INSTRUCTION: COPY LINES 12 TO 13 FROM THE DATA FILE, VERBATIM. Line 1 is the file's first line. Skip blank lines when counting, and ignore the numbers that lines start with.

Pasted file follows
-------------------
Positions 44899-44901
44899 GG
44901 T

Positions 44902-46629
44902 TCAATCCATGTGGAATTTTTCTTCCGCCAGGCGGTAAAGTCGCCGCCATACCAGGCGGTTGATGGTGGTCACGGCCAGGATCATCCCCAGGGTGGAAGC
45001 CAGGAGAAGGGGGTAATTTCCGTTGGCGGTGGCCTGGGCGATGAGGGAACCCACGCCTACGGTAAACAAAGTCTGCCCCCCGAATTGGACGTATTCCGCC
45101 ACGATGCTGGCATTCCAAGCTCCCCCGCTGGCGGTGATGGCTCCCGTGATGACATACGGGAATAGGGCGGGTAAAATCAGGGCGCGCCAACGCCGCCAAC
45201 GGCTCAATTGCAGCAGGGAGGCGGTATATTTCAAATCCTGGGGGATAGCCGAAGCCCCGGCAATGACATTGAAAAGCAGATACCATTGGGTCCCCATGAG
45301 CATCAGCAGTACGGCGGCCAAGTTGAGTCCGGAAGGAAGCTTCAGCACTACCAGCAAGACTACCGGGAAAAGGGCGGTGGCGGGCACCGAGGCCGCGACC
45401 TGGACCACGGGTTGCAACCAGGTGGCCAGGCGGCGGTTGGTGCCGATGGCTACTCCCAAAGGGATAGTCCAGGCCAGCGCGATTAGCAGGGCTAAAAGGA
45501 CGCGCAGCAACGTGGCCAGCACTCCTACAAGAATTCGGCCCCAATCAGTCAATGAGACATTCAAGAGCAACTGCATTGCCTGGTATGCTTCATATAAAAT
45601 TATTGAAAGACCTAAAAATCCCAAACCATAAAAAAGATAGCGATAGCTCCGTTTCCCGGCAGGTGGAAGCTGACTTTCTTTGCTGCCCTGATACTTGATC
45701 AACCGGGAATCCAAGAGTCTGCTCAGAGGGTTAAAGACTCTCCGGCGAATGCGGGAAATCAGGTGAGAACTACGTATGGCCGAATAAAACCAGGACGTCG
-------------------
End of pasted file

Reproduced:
45601 TATTGAAAGACCTAAAAATCCCAAACCATAAAAAAGATAGCGATAGCTCCGTTTCCCGGCAGGTGGAAGCTGACTTTCTTTGCTGCCCTGATACTTGATC
45701 AACCGGGAATCCAAGAGTCTGCTCAGAGGGTTAAAGACTCTCCGGCGAATGCGGGAAATCAGGTGAGAACTACGTATGGCCGAATAAAACCAGGACGTCG